This is Classical vocabulary in a very unclassical design.

Ecclectic Shaft

Industrial Revolution and Gothic Revival

By the early 19th century the theory of Classical architecture had rigidified. There was a strict code of rules specifying which particular branch of the Classical: Doric, Ionic or Corinthian, should be used on a particular building and what decorative features could be used. Architects had little freedom to add their own "signature" to a building. It was against this background of weariness with the Classical on the part of many architects, and a renewed interest in the medieval period, that the Gothic Revival was born.

Ruskin and Pugin

It was to be one of the most important factors shaping the image of Victorian England. Its main proponent was Augustus Welby Northmore Pugin (1812-1852). There was however a long history of "Romantic" or "Gothic" buildings in England, such as Horace Walpole's Gothic villa at Strawberry Hill. Pugin himself was hugely influential and poured out his ideas in a number of passionate books, such as "Contrasts" (1836) and "The True Principles of Pointed or Christian Architecture) (1841). Pugin was the dedicated champion of the Gothic who related architecture to certain principals of religion and life. He believed that there should be one style, as there was one real faith and that good men should only build good buildings.

The adherents of the Gothic Revival held the view that religions had produced their own supreme architectural forms that best expressed their ethos and spirit. Thus Renaissance architecture, which sought its inspiration from the "heathen" temples of Rome, was dismissed as pagan. Only Gothic represented the full flowering of the Christian faith.

There was however a subversive element to the Gothic. In the 19th century the term "Goths" was used to describe the peoples whom we would call Angles, Saxons, Huns etc, moving across Europe after the fall of the Roman Empire. The view developed that the end of imperial rule left these peoples; who were seen as imaginative, courageous and intrepid; free to develop in their own ways, no longer constrained by the inflexible ways of the Empire. Thus the movements of peoples, trading and raiding, sagas and architecture of the time we call "The Dark Ages" into the medieval period were seen as the admirable products of free people rather than the constrained and regimented classicism of the Roman Empire.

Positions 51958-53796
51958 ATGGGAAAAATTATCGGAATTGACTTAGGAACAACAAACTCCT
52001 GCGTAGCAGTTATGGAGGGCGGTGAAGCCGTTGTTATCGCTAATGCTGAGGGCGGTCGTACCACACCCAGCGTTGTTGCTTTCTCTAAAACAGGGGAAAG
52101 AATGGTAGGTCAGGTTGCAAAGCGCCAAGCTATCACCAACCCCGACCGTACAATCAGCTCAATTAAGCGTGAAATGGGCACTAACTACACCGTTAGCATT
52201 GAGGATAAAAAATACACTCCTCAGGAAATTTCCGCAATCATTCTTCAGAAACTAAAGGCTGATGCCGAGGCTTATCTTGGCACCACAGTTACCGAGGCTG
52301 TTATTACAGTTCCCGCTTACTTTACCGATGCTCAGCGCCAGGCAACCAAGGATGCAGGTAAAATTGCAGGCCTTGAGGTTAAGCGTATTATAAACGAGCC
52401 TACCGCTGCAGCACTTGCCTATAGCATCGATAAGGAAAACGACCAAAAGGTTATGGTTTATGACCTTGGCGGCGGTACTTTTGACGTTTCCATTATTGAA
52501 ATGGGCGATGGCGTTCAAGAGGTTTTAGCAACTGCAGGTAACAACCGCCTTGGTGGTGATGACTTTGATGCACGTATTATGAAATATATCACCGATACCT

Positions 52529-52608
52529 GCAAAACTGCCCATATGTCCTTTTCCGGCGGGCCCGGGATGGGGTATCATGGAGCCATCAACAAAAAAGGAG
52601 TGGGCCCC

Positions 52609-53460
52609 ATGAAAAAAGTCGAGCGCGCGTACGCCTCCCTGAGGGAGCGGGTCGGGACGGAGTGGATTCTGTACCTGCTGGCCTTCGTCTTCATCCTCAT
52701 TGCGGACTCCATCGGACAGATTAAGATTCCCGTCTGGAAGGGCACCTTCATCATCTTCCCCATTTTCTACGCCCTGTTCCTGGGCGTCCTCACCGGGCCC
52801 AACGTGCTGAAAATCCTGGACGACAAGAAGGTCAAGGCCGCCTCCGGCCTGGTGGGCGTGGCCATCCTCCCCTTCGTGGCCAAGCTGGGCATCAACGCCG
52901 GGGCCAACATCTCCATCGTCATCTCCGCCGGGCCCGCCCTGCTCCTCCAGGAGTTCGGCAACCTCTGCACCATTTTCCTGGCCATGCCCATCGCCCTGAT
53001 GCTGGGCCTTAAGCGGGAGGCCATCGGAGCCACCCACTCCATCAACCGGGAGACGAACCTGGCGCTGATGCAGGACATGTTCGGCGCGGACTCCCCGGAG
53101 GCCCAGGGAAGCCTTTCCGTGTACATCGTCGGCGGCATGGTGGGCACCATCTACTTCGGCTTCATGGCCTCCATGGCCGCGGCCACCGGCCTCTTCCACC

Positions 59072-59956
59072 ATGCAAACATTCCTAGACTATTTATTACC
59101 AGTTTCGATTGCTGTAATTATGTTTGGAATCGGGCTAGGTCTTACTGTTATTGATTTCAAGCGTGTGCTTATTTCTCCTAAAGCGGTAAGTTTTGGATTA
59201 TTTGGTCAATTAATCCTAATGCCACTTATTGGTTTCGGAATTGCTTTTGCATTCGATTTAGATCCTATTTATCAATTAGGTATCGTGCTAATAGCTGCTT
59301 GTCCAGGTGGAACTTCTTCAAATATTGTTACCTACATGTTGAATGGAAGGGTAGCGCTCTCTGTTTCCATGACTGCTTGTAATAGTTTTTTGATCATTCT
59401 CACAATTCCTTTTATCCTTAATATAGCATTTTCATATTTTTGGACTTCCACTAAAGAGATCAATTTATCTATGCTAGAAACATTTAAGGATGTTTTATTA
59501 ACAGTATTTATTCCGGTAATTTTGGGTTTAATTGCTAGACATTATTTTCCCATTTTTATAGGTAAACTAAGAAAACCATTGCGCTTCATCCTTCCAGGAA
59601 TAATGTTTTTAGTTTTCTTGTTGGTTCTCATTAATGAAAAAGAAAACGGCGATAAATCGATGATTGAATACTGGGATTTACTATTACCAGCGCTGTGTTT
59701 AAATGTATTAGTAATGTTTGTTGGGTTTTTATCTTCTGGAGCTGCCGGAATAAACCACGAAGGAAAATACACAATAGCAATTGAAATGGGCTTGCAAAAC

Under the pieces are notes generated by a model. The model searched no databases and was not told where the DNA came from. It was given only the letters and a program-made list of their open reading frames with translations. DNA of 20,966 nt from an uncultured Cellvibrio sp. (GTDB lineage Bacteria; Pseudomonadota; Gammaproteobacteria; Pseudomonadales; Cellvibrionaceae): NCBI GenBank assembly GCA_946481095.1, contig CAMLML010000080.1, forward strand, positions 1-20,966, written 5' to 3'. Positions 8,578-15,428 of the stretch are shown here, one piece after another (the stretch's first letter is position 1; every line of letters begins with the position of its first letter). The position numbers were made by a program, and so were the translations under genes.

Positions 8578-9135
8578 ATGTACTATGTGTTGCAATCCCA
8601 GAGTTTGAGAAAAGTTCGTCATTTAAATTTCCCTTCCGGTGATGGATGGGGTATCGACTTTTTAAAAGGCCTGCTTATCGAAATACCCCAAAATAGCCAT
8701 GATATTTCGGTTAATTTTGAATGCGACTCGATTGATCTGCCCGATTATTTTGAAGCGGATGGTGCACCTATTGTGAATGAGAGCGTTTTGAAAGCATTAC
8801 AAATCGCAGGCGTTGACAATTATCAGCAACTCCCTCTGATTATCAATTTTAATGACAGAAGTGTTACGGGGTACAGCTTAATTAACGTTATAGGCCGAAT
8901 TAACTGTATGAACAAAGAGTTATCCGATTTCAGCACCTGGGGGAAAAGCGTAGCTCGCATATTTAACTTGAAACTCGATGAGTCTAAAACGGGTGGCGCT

Hence Gothic architecture: the vernacular building style of the "Goths" (which developed differently across Europe: Hungarian Gothic is very different to that of Italy, which differs again from that of Germany or England). Pugin, Ruskin and Morris, whom we may call the apostles of the English Gothic ideal, looked back on an ideal medieval world where free craftsmen created beautiful buildings embellished with carvings and traceries of their own design, not part of some controlling architectural master plan. Ruskin's schemes for rural crafts, Morris & Company's stained glass, furniture and textiles, were attempts to recreate this past ideal in the 19th century. It was a reaction to the Industrial Revolution.

For some, Ruskin and Pugin in particular, the medieval and Gothic styles were the essential style of the north and Britain, while the Classical was seen as dishonest and contrived.

Ruskin was well aware of the Renaissance principles and was simply not impressed by them. For him the beauty of architecture lay in the honest use of the materials to portray natural forms. He offered the highest praise for early Gothic ornament that attempted to portray natural forms such as leaves and vines in the tracery of buildings and on windows, and maintains that the fall of the Gothic period was brought about by dishonest use of materials. When stone is used to honestly ornament it is lovely, when it is used to imitate the structural elements of wood it becomes grotesque.

" It would be too painful a task to follow further the caricatures of form and eccentricities of treatment which grew out of this single abuse - the flattened arch, the shrunken pillar, the lifeless ornament, the liny moulding, the distorted and extravagant foliation, until the time came when, over these wrecks and remnants, deprived of all unity and principle, rose the foul torrent of the renaissance and swept them away. So fell the great dynasty of medieval architecture. It was because it had lost its own strength, and disobeyed its own laws - because its order, and consistency, and organization had been broken through that it could oppose no resistance to the rush of over whelming innovation." John Ruskin, The Seven Lamps of Architecture.

Parliament Buildings